Reading - FUNES, V. (2008). CHAPTER TEN: Advertising and Consumerism: A Space for Pedagogical Practice. Counterpoints, 338, 159-177. Retrieved from http://www.jstor.org.uproxy.library.dc-uoit.ca/stable/42979227
While we continue to discuss the difficulties in integrating technology into classrooms today, technology has faced many of the same challenges for ten plus years now. It is questionable how much ground we have actually gained over that time. There may be “more” technology physically in schools, however it is arguable whether this technology is actually being used effectively, or at all, in many cases.
In exploring advertising and education the pedagogies of Google and Microsoft come to mind. The what? you might ask? Although schools have (and continue to) reject being branded through advertisers like Coke and McDonalds, they have done just the opposite when it comes to technology companies like Google and Microsoft.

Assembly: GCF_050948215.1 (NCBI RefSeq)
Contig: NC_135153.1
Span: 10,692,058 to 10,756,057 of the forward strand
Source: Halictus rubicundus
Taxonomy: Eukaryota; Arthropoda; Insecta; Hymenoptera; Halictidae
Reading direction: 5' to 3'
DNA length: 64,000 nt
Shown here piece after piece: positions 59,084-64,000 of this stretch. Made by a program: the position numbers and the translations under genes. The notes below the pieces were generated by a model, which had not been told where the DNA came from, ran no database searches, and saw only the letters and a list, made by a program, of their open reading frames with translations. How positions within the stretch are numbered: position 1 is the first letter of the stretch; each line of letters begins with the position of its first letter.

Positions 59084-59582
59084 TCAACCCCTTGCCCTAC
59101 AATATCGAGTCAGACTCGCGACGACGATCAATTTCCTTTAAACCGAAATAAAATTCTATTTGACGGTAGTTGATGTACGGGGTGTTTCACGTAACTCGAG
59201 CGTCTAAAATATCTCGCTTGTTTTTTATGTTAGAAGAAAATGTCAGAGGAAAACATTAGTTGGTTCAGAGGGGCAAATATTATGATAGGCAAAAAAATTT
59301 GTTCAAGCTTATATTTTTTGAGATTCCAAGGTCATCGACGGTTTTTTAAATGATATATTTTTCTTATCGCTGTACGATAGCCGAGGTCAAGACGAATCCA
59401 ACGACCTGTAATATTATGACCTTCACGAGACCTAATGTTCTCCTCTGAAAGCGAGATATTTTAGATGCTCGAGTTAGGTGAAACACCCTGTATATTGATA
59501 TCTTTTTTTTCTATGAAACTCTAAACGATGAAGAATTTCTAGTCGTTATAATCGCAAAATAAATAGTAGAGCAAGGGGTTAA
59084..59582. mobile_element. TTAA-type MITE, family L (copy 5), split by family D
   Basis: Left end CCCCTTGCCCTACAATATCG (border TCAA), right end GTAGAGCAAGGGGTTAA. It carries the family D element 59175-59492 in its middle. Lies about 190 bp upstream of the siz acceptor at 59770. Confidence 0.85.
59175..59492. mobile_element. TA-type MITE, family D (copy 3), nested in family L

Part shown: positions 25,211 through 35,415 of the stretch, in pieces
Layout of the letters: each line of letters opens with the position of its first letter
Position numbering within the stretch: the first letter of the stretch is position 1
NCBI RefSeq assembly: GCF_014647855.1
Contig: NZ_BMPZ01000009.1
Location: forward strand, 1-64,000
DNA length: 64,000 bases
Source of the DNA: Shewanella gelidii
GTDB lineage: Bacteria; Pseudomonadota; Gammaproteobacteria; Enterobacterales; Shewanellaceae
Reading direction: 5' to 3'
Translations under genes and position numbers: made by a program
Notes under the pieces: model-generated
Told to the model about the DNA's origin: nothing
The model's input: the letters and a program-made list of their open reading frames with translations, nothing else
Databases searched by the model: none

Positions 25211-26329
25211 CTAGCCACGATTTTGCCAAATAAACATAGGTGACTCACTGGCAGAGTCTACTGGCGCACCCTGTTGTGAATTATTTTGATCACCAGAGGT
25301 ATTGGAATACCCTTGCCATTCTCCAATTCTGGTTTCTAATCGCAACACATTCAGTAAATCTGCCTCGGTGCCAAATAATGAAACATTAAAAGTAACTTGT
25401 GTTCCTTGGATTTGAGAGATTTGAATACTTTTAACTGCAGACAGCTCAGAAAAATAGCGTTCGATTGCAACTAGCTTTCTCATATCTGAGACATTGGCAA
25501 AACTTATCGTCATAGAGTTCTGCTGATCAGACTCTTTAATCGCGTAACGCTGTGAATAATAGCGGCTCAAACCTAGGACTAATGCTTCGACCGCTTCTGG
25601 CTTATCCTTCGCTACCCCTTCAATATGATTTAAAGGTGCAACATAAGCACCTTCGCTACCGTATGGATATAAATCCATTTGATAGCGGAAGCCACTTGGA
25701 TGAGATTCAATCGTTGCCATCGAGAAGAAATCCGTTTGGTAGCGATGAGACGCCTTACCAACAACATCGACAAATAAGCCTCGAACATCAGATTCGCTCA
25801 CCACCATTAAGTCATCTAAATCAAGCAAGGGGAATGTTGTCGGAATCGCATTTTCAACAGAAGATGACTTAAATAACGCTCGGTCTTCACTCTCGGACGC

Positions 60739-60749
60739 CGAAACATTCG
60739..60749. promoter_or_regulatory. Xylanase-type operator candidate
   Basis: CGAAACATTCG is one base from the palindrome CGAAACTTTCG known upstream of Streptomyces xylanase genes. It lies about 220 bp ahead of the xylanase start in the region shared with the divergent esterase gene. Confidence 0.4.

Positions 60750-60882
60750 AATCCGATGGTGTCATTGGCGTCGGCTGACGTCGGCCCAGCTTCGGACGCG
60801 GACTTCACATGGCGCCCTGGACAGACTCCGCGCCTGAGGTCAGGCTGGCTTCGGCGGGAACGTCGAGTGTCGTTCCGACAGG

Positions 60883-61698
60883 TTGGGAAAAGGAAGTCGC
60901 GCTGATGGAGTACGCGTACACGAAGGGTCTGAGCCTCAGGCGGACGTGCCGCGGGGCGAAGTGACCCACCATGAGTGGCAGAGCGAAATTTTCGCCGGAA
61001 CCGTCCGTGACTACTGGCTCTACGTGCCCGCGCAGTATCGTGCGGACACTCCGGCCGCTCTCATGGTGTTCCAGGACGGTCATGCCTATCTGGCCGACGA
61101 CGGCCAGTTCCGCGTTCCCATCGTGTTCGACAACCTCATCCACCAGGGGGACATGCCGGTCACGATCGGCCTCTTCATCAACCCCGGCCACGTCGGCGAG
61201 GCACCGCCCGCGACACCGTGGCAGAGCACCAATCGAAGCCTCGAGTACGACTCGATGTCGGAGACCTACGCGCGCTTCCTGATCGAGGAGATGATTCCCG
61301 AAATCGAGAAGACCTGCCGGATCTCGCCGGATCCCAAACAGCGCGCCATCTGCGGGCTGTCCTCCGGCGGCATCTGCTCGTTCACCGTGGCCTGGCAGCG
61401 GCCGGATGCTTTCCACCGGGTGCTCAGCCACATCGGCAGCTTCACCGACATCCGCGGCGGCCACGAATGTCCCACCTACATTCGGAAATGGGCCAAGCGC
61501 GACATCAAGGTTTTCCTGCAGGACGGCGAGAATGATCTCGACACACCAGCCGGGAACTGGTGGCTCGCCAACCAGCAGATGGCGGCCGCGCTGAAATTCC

Funding is a response as to “why” a school/board etc would brand itself Google or Microsoft. This argument loses ground quickly when one considers that McDonalds and Tim Hortons fund hockey and soccer, amongst other sports, so why not technology? I have not invested much time into investigating why one type of branding is OK, however it would be of significant interest to do so.
From a pedagogy perspective, many learners see technology as an “app” and associate what they know about technology to their knowledge about companies they have experience with such as Google, Apple and Microsoft. These companies have done very well in advertising why their product is the one which offers the tools to support game based learning, inquiry based learning, problem based learning, differentiated learning and the like.